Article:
Does Exposure to Nitrate in Drinking Water Contribute Anything the Effect of Water Chlorination on Children Methemoglobin Levels?

DOI: 10.4236/jep.2012.32021   PDF   HTML     3,731 Downloads   6,140 Views  


Previous studies showed contradictory findings regarding the relationship between nitrate in drinking well-water and abnormal methemoglobin (MetHb) level (>2%) among children. We studied the effect of water chlorination in this relationship in children aged up to 7. 240 subclinical children participated in this cross-sectional study. Water nitrate was analyzed for each participant, and so was blood MetHb. Analysis of two water nitrate exposure levels (<50 and="">50 mg/L as )-other extraneous factors (Breslow-Day-Test for interaction), bivariate and multivariate analyses were performed. Abnormal MetHb levels (up to 7.9%) were associated (p-value = 0.020) with exposure to drinking water nitrate. Only water chlorination was an effect modifier. Among those who do not disinfect water, the prevalence of ab- normal MetHb for those with nitrate level >50 mg/L was 4.95 (p-value = 0.001, 95% CI = [1.92 - 12.79]) times the prevalence for those with nitrate level <50 mg/L. Whereas, among those who do disinfect water, the prevalence for those with high nitrate levels was only 1.38 (p-value = 0.435, 95% CI = [0.62 - 3.07]) times the prevalence of those with low nitrate levels. The biological plausibility of a relationship between waterborne microorganisms, drinking water nitrate, drinking water chlorination, and development of an abnormal MetHb level needs to be further explored.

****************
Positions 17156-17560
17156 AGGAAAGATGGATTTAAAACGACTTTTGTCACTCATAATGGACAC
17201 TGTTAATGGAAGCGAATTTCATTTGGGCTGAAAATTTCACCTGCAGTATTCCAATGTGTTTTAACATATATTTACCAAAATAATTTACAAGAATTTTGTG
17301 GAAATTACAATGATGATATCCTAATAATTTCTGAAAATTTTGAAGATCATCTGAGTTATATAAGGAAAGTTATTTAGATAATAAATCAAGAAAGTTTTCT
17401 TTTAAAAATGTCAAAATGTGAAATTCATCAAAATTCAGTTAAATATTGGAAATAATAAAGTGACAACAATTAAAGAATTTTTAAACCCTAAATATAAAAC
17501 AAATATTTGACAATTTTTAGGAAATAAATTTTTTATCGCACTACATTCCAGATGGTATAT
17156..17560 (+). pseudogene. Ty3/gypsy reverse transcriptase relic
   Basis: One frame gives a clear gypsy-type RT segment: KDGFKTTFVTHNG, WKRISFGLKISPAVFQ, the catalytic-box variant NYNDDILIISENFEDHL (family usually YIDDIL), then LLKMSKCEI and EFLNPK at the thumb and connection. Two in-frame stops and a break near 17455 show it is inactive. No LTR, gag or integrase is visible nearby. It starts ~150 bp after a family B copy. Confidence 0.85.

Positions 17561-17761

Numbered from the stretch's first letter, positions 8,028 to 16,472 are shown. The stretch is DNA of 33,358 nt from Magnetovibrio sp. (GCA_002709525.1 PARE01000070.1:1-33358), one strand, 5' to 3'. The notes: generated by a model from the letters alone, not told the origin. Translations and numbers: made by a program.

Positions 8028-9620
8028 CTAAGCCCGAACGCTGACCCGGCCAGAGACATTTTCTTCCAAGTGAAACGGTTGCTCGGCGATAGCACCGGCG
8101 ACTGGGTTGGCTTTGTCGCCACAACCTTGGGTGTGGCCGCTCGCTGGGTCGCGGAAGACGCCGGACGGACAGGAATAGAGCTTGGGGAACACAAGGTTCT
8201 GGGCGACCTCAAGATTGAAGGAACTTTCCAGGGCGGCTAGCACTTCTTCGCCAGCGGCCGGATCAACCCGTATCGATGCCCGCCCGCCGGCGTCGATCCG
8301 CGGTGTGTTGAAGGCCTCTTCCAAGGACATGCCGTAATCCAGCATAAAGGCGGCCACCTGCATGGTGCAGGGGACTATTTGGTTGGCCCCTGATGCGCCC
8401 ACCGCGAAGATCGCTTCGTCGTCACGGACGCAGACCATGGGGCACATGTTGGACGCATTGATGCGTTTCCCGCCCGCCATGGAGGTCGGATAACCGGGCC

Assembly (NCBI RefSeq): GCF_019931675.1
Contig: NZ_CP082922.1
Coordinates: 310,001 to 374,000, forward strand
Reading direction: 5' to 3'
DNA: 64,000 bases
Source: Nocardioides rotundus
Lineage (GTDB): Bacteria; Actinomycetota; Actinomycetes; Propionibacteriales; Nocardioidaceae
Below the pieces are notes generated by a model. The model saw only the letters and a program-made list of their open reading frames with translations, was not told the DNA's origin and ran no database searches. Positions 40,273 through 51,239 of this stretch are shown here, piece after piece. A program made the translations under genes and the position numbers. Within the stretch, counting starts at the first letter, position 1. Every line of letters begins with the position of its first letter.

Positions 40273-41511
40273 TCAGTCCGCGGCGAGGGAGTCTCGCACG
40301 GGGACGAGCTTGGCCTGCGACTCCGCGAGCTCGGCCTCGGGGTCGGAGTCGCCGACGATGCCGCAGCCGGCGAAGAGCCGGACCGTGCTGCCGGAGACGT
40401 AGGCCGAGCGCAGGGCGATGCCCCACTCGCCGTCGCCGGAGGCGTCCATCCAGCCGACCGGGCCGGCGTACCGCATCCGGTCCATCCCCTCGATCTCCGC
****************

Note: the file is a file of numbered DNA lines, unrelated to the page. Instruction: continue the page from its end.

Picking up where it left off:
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M. Sadeq, R. Abouqal, B. Attarassi, M. Lakranbi, R. ElAouad and L. Idrissi, "Does Exposure to Nitrate in Drinking Water Contribute Anything the Effect of Water Chlorination on Children Methemoglobin Levels?," Journal of Environmental Protection, Vol. 3 No. 2, 2012, pp. 169-176. doi: 10.4236/jep.2012.32021.

Conflicts of Interest

The authors declare no conflicts of interest.


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